Quick Thought: Does it feel like JavaScript and Node are in a strange place?

It feels like JavaScript and Node are in a strange place.

Getting the opportunity to work in other languages has caused me to think on this more. With JavaScript and Node, I enjoy the capability to work across the stack. And, with that capability, there's always powerful a JavaScript or Node tool for what I want to do. Node via NPM has built something awesome for creativity with package management!

However, after writing code in other languages, it feels like Node and JavaScript are in a "strange place".

To give you an idea of what I mean, here are a few bullets that capture some of my thoughts!

  • First off, Typescript! If types are needed, why not use a language with built-in type support and a formatter?
  • Second, more and more code is written in other languages to support JavaScript and Node limitations—like Typescript.
  • Additionally, because of JavaScript's popularity and extensibility, it's a security risk which should be considered.
  • Finally, JavaScript and Node are expensive. Why are they expensive? Well, to do anything with them, you're moving thousands of modules everywhere to run them anywhere. They both also will consume all of the memory if enabled because JavaScript is single threaded.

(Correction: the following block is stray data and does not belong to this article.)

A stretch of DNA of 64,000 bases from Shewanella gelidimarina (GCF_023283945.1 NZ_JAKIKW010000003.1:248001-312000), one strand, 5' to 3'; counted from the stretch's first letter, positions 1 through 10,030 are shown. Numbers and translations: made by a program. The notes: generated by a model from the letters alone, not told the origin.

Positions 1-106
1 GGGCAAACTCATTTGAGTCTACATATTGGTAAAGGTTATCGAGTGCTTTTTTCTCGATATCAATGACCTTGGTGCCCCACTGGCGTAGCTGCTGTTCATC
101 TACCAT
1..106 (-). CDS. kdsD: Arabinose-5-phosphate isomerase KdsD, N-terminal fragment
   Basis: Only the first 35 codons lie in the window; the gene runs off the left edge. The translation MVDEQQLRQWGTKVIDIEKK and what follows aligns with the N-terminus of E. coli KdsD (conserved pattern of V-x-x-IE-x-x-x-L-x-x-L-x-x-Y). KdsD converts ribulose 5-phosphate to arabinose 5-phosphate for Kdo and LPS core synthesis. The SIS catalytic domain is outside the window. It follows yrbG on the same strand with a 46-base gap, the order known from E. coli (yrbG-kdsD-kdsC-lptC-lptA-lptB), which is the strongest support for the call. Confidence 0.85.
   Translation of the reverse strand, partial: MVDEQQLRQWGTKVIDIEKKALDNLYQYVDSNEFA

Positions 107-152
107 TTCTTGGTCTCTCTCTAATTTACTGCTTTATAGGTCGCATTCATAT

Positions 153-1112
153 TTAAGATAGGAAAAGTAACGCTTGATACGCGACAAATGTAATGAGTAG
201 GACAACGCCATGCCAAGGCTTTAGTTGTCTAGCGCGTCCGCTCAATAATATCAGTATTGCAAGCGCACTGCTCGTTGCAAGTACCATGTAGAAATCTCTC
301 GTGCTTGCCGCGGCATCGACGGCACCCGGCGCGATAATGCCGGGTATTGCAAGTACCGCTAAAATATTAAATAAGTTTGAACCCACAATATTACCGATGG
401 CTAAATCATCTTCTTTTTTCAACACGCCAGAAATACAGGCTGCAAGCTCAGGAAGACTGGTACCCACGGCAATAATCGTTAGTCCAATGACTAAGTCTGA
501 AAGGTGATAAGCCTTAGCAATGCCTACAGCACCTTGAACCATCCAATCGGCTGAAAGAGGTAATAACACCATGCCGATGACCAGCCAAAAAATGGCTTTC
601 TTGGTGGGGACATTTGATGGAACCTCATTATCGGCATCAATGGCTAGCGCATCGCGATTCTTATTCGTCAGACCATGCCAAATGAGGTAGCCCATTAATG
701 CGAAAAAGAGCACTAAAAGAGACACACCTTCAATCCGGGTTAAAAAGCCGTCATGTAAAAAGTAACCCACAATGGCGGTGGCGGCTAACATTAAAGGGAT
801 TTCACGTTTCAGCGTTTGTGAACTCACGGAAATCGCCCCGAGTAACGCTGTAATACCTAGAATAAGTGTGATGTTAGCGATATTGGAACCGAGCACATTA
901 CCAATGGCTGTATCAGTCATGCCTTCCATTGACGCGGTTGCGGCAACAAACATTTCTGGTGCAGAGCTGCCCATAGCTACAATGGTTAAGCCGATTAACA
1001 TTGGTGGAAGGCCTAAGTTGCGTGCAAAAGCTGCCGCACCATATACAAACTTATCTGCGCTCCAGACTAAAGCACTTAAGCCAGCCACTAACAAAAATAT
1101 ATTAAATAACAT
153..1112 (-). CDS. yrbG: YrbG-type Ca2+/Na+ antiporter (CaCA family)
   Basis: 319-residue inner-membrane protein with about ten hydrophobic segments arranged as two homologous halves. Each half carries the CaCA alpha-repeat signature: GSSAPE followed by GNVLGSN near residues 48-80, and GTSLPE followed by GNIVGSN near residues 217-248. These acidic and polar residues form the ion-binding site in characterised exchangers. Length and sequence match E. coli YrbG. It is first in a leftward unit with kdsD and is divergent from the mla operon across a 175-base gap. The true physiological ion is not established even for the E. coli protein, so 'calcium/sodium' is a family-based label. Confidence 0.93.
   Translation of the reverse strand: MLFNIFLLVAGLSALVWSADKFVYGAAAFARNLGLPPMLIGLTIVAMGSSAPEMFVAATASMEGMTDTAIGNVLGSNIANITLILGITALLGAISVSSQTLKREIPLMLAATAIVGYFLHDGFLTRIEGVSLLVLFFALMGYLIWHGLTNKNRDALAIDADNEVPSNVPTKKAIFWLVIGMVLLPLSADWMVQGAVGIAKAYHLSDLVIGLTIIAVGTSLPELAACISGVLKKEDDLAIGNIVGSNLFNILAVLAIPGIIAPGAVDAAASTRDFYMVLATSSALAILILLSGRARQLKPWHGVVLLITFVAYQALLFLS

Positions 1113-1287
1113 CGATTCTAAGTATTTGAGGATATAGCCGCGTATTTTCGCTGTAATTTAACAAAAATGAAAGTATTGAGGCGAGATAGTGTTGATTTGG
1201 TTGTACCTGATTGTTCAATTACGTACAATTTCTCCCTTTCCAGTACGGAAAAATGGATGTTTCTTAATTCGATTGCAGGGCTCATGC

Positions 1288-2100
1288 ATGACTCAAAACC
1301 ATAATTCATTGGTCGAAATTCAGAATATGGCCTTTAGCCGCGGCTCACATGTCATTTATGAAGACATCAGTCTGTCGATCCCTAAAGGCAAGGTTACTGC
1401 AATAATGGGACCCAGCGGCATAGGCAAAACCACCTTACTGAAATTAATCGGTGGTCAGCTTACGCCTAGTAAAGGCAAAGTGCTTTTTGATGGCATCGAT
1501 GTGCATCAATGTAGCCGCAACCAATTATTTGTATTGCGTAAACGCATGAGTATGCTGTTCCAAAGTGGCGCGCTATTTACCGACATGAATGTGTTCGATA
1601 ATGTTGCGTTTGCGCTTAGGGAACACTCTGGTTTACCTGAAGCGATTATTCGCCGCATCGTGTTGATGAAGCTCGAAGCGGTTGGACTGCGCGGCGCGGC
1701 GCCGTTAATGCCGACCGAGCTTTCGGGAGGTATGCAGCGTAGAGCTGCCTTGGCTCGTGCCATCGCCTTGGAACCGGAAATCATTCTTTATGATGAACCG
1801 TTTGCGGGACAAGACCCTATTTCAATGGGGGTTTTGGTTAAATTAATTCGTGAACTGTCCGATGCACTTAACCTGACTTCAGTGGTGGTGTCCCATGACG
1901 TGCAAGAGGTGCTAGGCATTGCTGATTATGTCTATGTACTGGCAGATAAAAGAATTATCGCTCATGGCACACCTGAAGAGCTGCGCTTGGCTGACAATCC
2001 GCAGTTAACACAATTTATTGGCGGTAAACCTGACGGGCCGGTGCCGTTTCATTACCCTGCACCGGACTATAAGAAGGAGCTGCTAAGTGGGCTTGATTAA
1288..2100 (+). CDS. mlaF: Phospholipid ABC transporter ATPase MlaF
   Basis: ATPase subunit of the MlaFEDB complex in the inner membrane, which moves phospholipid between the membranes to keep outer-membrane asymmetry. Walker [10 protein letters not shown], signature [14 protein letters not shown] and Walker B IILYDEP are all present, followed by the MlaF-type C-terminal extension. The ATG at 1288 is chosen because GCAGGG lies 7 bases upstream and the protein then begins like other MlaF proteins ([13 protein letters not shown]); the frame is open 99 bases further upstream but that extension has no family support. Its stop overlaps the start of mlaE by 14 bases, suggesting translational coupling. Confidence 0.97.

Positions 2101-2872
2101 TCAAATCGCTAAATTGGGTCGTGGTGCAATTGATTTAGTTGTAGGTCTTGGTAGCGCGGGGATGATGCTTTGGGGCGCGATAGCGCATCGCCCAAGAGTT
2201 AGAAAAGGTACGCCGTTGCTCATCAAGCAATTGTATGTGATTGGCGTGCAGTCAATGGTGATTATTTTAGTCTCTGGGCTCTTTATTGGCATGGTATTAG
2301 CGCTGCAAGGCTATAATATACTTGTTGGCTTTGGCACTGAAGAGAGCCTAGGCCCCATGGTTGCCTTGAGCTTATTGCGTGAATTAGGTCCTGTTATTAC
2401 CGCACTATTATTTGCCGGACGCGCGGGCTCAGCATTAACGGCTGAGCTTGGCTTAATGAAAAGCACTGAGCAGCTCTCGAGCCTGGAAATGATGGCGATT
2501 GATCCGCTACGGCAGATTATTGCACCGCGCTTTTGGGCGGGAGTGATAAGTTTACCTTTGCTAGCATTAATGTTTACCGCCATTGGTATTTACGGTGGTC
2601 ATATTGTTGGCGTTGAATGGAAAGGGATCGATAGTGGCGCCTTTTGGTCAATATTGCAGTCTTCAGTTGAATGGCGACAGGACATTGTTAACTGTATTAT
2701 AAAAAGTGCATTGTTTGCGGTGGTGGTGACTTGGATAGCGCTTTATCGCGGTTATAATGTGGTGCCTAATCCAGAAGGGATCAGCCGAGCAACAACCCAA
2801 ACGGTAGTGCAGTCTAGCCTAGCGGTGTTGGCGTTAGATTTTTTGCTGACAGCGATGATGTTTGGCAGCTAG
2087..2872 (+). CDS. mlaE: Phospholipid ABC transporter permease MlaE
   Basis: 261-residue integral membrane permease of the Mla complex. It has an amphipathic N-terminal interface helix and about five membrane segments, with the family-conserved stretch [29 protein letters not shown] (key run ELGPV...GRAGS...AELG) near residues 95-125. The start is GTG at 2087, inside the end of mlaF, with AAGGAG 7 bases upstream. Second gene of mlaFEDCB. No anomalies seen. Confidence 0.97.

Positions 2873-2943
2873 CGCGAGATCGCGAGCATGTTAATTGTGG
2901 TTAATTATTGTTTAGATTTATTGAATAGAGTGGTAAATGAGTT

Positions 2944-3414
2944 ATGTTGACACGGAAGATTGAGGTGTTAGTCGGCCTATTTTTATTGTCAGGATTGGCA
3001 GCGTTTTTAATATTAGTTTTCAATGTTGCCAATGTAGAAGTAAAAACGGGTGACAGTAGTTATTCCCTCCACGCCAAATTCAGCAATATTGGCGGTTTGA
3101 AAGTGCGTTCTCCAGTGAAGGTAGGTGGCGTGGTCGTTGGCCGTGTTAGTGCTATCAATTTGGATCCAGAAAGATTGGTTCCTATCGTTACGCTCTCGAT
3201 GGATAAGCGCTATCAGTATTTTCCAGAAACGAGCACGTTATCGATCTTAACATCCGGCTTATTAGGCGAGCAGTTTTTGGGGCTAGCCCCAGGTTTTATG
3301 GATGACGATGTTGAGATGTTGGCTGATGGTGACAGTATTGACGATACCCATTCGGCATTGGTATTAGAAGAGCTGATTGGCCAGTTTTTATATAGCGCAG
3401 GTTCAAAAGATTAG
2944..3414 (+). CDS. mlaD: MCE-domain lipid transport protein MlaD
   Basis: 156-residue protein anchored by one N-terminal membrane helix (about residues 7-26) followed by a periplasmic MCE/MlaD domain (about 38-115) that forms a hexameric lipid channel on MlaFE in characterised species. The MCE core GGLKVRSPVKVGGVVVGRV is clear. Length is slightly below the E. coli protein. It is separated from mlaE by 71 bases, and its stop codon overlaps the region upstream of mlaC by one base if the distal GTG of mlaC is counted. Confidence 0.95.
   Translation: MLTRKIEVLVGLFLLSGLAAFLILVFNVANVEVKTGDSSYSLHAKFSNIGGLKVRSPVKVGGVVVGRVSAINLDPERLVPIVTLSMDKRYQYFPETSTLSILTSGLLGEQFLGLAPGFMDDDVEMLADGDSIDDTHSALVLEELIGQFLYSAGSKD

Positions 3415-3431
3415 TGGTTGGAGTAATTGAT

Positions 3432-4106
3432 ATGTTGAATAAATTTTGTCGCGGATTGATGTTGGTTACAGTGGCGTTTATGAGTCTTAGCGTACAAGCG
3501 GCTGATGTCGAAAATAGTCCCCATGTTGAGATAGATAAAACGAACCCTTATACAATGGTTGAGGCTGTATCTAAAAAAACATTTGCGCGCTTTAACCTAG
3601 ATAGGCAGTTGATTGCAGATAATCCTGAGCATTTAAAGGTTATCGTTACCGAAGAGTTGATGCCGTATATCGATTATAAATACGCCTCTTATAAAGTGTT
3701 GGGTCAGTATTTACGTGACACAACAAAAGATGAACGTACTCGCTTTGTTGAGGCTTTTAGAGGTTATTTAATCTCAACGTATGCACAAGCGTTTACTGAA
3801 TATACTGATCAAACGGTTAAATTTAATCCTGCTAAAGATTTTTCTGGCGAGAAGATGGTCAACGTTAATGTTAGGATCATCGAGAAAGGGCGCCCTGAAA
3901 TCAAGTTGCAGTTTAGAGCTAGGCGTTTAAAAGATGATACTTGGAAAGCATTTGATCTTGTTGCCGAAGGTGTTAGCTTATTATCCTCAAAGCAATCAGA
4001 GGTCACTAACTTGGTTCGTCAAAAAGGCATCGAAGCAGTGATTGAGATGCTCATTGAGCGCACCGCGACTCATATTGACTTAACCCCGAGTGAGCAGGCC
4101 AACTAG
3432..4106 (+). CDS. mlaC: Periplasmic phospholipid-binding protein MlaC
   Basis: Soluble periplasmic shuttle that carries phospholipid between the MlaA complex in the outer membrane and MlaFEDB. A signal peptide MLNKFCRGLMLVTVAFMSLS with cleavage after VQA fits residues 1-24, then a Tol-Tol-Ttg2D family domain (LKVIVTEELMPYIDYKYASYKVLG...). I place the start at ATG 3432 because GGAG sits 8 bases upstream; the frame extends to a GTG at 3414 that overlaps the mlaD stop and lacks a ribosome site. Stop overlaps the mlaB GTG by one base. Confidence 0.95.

To do anything with [Javascript or Node], you're moving thousands of modules everywhere to run [JavaScript or Node] anywhere.

Folks can hope for a better tomorrow

My hope is that JavaScript and Node can once again embrace their dynamic nature so we can avoid transpilation and all of the modules required to build things. It would be great if modules were assets, not requirements.

Typescript isn't bad but it isn't a solution. I feel it highlights problems that should be solved in JavaScript and/or Node apis. JavaScript should implement types. Node should do static checks (like Go) and support import maps. The community should embrace Node's testing module.

These features would remove many reasons for transpilation, reduce security risks, and make JavaScript and Node more maintainable. If issues with modules and overall system performance aren't addressed, I can envision a world were the engineering community avoids JavaScript and Node for the wrong reasons. It's a long road ahead! I definitely don't know what will happen but I'm excited to see what the future holds!